Marital Commitment Is the Missing Ingredient
The marriage rate in America has dropped to an all-time low. That's very bad.
The world economy has been wrecked for the purpose of health. History books will be filled with accounts of the pandemic of 2020 and the response to not just quarantine the ill but also isolate otherwise healthy adults in an effort to protect citizens from a novel virus.
Yet it’s funny how selective folks can be about which practices they’ll choose to employ or ignore. Marriage is a perfect example.
A few news outlets publicized a report issued last Wednesday by the National Center for Health Statistics entitled, “Marriage Rates in the United States, 1900-2018” by Sally Curtin, MA and Paul Sutton, PhD. The report is relevant to health statistics because, as has been demonstrated, marriage has a benefit to the health of an individual, a family, and a community.
Marriage rates, according to the data, reached a peak in the era of 1932-1946 with 16.4 marriages per 1,000 population sample. In the 1950s to early 60s, the rate of matrimony fell to about eight per 1,000 but began an uptick in 1963 through the early 1970s with a rate of 10.9/1,000. But marriage has been on a slow and steady decline since 1982, dropping to the all-time low of 6.5 per 1,000 in 2018.
So what? Our culture changes. The very definition of family is different. Cohabitation has grown as a way to defray expenses without any real commitment.
In a separate 36-page report, researchers Wendy Wang and Bradford Wilcox looked at a formula for better outcomes in the Millennial age group (28-34 years old). Their study found a convincing correlation reflected in the title of the publication: “The Millennial Success Sequence.” Simply put, 70% of upper-income Millennials had followed this success sequence: finishing at least high school, working full-time, and then getting married prior to having children. This “Sequence of Success” is supported by the liberal Brookings Institute as well as the conservative American Enterprise Institute.
The importance is in application. For adults who employ this plan, the Wang/Wilcox report noted 97% avoided poverty by the time they reached their prime adult years, as early as 28 years old. This formula transcends racial distinctions, too. Seventy-six percent of African American adults who were high-school educated, working full-time, and married before having children, as well as 81% of Hispanics, joined 87% of Caucasian adults in the middle or upper third of the income distribution.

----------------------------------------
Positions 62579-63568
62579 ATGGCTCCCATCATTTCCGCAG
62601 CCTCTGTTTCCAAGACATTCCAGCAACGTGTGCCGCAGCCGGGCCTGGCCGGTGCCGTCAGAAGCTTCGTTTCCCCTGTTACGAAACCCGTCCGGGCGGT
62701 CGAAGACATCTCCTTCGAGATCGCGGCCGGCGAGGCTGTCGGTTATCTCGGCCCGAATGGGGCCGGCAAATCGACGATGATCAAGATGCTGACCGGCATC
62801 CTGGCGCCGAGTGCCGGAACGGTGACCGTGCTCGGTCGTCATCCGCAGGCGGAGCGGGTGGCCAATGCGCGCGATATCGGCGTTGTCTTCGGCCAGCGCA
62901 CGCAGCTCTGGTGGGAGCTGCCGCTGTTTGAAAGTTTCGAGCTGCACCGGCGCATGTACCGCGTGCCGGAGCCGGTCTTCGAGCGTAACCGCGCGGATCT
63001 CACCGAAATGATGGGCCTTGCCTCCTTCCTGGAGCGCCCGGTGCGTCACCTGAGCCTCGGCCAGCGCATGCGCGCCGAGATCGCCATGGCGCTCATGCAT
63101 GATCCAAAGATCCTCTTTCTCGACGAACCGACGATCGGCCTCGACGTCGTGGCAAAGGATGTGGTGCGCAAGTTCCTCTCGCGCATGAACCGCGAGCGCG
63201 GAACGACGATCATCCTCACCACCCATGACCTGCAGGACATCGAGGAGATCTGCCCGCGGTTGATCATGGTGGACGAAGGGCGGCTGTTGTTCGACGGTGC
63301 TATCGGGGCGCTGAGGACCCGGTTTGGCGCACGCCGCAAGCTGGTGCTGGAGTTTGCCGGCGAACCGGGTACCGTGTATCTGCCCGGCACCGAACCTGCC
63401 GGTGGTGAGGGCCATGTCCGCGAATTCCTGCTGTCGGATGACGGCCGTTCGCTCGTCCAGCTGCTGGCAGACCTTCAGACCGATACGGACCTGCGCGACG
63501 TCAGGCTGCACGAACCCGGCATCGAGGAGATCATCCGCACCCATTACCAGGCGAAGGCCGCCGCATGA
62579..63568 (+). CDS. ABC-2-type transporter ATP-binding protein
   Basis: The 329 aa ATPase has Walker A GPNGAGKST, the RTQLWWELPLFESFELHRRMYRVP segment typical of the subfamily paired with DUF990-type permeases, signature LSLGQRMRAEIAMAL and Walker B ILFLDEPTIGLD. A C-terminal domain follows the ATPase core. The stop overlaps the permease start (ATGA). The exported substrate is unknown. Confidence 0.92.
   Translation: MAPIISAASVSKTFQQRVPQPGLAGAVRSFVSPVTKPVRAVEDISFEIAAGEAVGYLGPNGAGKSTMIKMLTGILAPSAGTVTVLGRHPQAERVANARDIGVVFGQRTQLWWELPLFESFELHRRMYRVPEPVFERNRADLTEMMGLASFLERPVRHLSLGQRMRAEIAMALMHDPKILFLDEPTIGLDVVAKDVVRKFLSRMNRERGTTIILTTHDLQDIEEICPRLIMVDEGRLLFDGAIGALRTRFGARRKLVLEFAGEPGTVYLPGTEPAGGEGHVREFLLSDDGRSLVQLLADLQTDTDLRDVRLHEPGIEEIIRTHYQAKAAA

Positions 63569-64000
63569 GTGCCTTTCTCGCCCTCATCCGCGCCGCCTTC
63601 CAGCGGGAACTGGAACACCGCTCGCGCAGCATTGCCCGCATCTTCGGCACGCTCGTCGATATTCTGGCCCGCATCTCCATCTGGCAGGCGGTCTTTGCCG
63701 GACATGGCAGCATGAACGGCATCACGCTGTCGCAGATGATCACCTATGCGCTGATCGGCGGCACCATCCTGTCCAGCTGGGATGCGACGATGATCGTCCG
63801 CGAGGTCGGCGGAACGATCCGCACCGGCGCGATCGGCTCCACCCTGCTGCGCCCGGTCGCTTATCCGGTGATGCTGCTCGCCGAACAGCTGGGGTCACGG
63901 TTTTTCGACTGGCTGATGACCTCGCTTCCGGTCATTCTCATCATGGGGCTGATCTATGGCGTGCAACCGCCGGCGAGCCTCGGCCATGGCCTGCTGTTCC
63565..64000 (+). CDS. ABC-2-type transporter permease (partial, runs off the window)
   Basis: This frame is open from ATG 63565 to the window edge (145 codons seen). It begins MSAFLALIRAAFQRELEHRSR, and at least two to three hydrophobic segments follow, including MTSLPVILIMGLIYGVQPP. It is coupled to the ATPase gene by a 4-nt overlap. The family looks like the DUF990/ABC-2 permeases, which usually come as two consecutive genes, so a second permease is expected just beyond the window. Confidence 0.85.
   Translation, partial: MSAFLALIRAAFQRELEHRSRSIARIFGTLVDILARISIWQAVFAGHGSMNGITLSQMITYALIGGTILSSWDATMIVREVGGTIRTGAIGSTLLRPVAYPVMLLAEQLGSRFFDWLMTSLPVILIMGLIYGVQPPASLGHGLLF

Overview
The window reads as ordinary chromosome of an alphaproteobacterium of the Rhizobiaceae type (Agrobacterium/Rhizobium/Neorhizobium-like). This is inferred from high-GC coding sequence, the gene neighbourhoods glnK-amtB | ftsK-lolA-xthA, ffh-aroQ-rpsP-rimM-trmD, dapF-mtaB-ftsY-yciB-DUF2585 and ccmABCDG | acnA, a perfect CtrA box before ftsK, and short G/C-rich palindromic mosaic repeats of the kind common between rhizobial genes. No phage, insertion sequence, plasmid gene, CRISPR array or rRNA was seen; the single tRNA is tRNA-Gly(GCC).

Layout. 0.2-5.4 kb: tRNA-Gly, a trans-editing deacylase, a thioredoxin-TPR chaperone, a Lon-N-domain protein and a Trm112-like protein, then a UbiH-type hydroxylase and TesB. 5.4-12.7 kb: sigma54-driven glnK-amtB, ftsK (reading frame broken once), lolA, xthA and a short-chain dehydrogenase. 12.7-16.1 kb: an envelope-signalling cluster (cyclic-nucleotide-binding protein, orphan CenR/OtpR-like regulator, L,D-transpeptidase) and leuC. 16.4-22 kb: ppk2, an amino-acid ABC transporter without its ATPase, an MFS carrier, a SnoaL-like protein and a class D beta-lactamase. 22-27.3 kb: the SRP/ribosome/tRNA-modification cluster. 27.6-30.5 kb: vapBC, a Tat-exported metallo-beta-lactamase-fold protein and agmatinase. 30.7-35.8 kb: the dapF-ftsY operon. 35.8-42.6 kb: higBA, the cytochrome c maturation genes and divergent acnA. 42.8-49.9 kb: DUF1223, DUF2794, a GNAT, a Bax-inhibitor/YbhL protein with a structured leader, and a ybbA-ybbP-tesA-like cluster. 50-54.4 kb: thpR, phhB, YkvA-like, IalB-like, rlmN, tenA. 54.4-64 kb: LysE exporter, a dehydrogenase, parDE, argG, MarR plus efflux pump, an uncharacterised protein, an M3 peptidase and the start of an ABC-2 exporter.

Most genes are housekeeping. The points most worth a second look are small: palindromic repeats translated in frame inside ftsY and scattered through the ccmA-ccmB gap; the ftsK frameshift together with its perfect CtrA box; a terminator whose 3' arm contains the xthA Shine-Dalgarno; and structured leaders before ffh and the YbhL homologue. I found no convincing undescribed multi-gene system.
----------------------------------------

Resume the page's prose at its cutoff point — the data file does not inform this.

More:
So, culture may change but the role marriage plays in the prosperity and income level of an individual, a family, and a community is also tied to wellness and health.
A June 2017 Psychology Today article noted that married people have a health advantage that is “roughly equivalent to that of a healthier diet or regular exercise.” Citing research that a married individual is 14% more likely to survive a heart attack with a hospital discharge of two full days sooner than single adults reflected a Harvard Medical School review in June 2019 that recorded better cardiovascular and mental health, as well as longevity.
Yet, as a society, marriage is devalued. Despite studied and proven benefits, matrimony has been viewed as an option, not as a benefit in life. Some attribute the waning participation in communities of faith that embrace traditional families. Others point to the rise of one’s individual rights and freedoms as priorities in life that are painted as being mutually exclusive to the framework of marriage. Much of the changing views of marriage are rooted in the political agenda of empowering one gender over another — identity politics.
Commitment is part of the mix, too. It takes commitment to work together, to share, to collaborate, to push through difficult times, and to share good, bad, and in-between. And commitment is not love. So, because today’s culture has deemed feeling love to be the only thing needed to form a union, the value of commitment demonstrated by the exchange of vows is overlooked.
Americans spend a lot of money, time, and effort on health and wealth. They are both improved when we also commit to more than just ourselves.